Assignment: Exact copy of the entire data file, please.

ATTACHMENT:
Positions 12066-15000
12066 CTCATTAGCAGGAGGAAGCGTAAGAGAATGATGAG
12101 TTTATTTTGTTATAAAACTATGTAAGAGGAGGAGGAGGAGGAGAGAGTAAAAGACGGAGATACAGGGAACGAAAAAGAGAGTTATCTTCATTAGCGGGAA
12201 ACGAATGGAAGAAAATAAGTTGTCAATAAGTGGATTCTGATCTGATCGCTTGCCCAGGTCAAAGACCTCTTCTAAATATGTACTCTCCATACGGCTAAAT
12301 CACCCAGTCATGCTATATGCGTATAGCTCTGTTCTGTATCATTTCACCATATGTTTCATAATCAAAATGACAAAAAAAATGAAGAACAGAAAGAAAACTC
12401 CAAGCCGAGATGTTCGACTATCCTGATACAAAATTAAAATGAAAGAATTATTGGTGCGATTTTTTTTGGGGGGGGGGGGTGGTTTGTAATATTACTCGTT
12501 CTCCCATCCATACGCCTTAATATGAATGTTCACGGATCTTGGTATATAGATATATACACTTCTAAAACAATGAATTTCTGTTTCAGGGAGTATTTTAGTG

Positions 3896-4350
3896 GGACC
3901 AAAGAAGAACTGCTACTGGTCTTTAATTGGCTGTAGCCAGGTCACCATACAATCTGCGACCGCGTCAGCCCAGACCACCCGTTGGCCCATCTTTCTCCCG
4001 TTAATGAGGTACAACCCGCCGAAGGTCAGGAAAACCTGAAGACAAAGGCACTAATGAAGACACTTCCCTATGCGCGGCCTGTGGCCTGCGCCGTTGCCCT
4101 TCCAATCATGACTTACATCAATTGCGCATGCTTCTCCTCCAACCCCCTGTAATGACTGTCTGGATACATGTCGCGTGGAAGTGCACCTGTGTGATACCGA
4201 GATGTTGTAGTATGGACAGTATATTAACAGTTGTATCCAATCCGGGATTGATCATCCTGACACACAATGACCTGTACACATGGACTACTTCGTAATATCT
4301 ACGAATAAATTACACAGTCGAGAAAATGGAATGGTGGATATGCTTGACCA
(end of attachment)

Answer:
Positions 12066-15000
12066 CTCATTAGCAGGAGGAAGCGTAAGAGAATGATGAG
12101 TTTATTTTGTTATAAAACTATGTAAGAGGAGGAGGAGGAGGAGAGAGTAAAAGACGGAGATACAGGGAACGAAAAAGAGAGTTATCTTCATTAGCGGGAA
12201 ACGAATGGAAGAAAATAAGTTGTCAATAAGTGGATTCTGATCTGATCGCTTGCCCAGGTCAAAGACCTCTTCTAAATATGTACTCTCCATACGGCTAAAT
12301 CACCCAGTCATGCTATATGCGTATAGCTCTGTTCTGTATCATTTCACCATATGTTTCATAATCAAAATGACAAAAAAAATGAAGAACAGAAAGAAAACTC
12401 CAAGCCGAGATGTTCGACTATCCTGATACAAAATTAAAATGAAAGAATTATTGGTGCGATTTTTTTTGGGGGGGGGGGGTGGTTTGTAATATTACTCGTT
12501 CTCCCATCCATACGCCTTAATATGAATGTTCACGGATCTTGGTATATAGATATATACACTTCTAAAACAATGAATTTCTGTTTCAGGGAGTATTTTAGTG

Positions 3896-4350
3896 GGACC
3901 AAAGAAGAACTGCTACTGGTCTTTAATTGGCTGTAGCCAGGTCACCATACAATCTGCGACCGCGTCAGCCCAGACCACCCGTTGGCCCATCTTTCTCCCG
4001 TTAATGAGGTACAACCCGCCGAAGGTCAGGAAAACCTGAAGACAAAGGCACTAATGAAGACACTTCCCTATGCGCGGCCTGTGGCCTGCGCCGTTGCCCT
4101 TCCAATCATGACTTACATCAATTGCGCATGCTTCTCCTCCAACCCCCTGTAATGACTGTCTGGATACATGTCGCGTGGAAGTGCACCTGTGTGATACCGA
4201 GATGTTGTAGTATGGACAGTATATTAACAGTTGTATCCAATCCGGGATTGATCATCCTGACACACAATGACCTGTACACATGGACTACTTCGTAATATCT
4301 ACGAATAAATTACACAGTCGAGAAAATGGAATGGTGGATATGCTTGACCA